Now, get excited because we’ll be going into the top 5 cities now! The city of Glendale is well known for being the center for big sporting events, with the Arizona Cardinals, Phoenix Coyotes, the Fiesta Bowl, U.S Soccer Friendlies. The Westgate area has plenty of shops and restaurants. The average age from Glendale is 39 years old. Housing comes in at 4/5 because housing is still fairly affordable in comparison to other cities in Phoenix. Because of Westgate, entertainment comes in at 5/5. Employment is a 4/5 because they do have some presence with employers with a large number of businesses there, and the commute anywhere you go in Glendale is easy. I would rate that a 5/5. Lastly, the schooling system comes in at 3/5, being just a little bit above average. If you would consider Glendale, the total is 21/25 for the best places to live in Phoenix!
The 4th best place to live in Phoenix according to the KRI is the town of Gilbert. Yes, the town, not the city of Gilbert. Gilbert has grown tremendously with an average age of 37 years old. Gilbert is affordable for housing, so we’ll give that a 4/5. It is a newer, clean, family-oriented town. The entertainment comes in at 4/5 because there are mom and pop shops, good restaurants, the walkability of downtown Gilbert is quaint. The job sector is a 4/5 since Gilbert is not a huge employment center in terms of big companies, but there are some forms of employment in the town. The commute around Gilbert is good with the grid system but if you’re going towards downtown Phoenix, Gilbert is close to the freeway, but then you’ll have to be willing to drive quite a bit. The schooling system is 5/5 because the schools are phenomenal guys. The Gilbert schooling district is really good on a national scale. Gilbert comes in at 21/25 for the best places to live in Phoenix!
Scottsdale comes in 3rd place for the best places to live in Phoenix! You can make the argument for it being the number one spot, but it comes in at number three on the KRI index. Scottsdale has a population of 240,000 with an average age of 49. The average age is a little higher because the housing is more expensive. The housing sits at 3/5 because the affordability isn’t great when it comes to the average price point, however, Scottsdale does have a bunch of different types of properties that one could buy. Two-bedroom condos come in the low two-hundred-thousand-dollar mark to the high three-hundred-dollar mark. The best part about Scottsdale is the entertainment, I would rate it a 5/5. Scottsdale is the golf mecca of the world, there’s indoor skydiving, casinos, top golf, nightclubs, shopping, dining, you name it, we have it! The job sector would be a 5/5 too because it is the second-largest employment center in the state of Arizona behind downtown Phoenix. If you want to get anywhere around the area, the commute is 5/5 because loop 101 runs right through the city. Scottsdale is pretty narrow and is very long. The schooling also comes in at 5/5 because the Scottsdale Unified School District is highly rated in the Phoenix valley, there are plenty of options if you have kids. The total for the city of Scottsdale is 23/25.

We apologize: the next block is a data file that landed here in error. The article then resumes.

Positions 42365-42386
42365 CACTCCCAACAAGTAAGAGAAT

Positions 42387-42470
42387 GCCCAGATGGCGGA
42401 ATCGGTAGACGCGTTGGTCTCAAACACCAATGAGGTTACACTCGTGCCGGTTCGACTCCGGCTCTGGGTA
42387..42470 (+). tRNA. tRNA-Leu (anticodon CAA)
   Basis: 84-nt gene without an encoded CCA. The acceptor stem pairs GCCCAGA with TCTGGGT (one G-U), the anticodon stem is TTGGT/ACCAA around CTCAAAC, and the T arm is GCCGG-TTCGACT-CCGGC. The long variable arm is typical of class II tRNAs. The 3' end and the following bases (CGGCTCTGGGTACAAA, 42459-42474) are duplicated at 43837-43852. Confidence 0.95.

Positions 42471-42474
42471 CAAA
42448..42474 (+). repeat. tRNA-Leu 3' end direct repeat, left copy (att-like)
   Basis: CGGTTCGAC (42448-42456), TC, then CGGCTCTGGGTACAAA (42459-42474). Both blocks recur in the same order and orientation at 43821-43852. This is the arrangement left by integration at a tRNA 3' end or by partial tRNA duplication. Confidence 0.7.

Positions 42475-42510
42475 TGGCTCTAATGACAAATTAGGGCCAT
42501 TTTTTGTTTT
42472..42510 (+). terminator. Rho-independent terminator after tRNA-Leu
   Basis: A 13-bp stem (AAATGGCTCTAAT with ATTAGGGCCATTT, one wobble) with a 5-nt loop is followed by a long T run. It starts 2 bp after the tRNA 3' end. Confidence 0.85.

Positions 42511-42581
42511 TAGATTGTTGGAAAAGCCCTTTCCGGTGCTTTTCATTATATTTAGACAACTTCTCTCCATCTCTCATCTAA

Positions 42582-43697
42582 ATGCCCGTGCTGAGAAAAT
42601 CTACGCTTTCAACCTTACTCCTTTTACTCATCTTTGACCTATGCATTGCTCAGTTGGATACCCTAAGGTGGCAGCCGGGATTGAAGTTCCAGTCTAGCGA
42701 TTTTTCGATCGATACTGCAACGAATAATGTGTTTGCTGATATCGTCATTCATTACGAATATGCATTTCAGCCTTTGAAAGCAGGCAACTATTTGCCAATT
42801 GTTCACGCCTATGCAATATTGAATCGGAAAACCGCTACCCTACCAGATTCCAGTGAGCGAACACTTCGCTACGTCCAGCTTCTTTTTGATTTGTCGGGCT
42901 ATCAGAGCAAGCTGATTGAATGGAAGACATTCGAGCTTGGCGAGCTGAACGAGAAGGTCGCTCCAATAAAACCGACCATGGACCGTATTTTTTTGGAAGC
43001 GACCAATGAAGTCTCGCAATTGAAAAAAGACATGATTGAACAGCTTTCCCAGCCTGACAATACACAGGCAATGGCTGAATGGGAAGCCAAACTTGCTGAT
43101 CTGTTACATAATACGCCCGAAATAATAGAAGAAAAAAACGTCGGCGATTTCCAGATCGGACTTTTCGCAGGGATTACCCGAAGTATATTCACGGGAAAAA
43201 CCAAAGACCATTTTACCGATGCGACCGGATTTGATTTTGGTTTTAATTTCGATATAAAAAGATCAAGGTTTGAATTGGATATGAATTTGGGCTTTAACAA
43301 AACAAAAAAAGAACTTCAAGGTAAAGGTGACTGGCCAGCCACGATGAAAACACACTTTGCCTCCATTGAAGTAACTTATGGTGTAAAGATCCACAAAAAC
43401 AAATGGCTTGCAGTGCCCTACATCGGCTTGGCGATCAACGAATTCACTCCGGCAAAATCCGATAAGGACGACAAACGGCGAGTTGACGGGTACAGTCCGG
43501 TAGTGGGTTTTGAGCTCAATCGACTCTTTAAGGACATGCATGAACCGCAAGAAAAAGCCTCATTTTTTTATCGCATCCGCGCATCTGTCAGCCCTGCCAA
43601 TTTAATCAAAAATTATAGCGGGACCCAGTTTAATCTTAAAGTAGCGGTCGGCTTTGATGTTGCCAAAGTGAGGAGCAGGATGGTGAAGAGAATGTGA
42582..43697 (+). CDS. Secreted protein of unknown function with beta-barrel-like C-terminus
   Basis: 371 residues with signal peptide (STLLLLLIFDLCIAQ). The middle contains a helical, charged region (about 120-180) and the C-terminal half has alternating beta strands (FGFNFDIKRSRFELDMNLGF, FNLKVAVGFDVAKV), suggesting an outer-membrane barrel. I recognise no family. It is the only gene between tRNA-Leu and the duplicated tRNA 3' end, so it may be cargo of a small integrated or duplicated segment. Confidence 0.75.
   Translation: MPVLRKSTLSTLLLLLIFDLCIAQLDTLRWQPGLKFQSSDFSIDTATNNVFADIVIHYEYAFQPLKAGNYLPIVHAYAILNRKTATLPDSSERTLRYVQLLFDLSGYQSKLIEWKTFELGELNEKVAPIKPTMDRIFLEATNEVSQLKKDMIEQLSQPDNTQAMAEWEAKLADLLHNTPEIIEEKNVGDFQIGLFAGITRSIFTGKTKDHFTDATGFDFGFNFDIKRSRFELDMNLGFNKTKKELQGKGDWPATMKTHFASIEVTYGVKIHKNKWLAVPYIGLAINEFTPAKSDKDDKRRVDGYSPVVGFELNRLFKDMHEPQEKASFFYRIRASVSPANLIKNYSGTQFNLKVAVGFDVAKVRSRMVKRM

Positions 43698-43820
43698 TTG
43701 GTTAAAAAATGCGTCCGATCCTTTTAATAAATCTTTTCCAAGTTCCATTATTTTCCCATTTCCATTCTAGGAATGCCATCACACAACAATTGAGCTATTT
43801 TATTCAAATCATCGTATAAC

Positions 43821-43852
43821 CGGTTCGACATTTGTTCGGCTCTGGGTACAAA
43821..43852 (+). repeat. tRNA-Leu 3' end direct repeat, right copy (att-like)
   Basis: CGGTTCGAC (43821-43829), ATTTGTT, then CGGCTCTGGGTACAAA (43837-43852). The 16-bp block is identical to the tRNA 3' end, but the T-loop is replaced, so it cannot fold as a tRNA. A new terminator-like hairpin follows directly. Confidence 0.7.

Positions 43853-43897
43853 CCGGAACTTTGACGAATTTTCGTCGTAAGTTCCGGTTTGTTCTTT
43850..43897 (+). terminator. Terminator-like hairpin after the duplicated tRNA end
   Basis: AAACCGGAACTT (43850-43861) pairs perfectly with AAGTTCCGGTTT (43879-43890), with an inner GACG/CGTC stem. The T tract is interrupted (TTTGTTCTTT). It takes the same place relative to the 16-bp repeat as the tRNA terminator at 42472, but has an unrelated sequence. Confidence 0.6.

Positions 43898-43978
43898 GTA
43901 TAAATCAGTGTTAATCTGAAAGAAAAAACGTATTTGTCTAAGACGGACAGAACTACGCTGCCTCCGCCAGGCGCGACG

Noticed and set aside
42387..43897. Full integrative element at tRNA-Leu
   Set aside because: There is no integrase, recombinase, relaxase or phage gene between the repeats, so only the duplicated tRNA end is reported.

Now moving on to number two, Flagstaff is one of the best places to live in Arizona for several reasons. Flagstaff is located two hours, depending on where you’re coming from in the Phoenix area. The weather changes significantly, being 25 to 30 degrees cooler than the Phoenix valley any time of the year. The population of Flagstaff comes in at 71,000 with an average age of 35. Housing is at 3/5 even though I use to rate it a 5/5. Ever since Covid, there’s been a rush of people pouring in from not just Phoenix, but also out of state. Because of that, now homes are ridiculously overpriced. I would rate entertainment a 5/5 because there are plenty of outdoor activities, such as skiing, biking, off-roading, hiking, and more. For employment, Northern Arizona University is in Flagstaff and there are plenty of job opportunities there, but if you’re looking outside of that, then there is a lack of opportunities elsewhere. I would give that a 3/5. Commuting around Flagstaff is a 5/5 with it being a smaller town and the I 40 and I 17 going right through the city. Schooling would come in at 3/5 because it’s just a little above average but nothing great in terms of the public school system. Overall, Flagstaff comes in at 19/25, but the reason it comes in at number two is the variety of uniqueness and the small-town feel that’s in the proximity of Phoenix.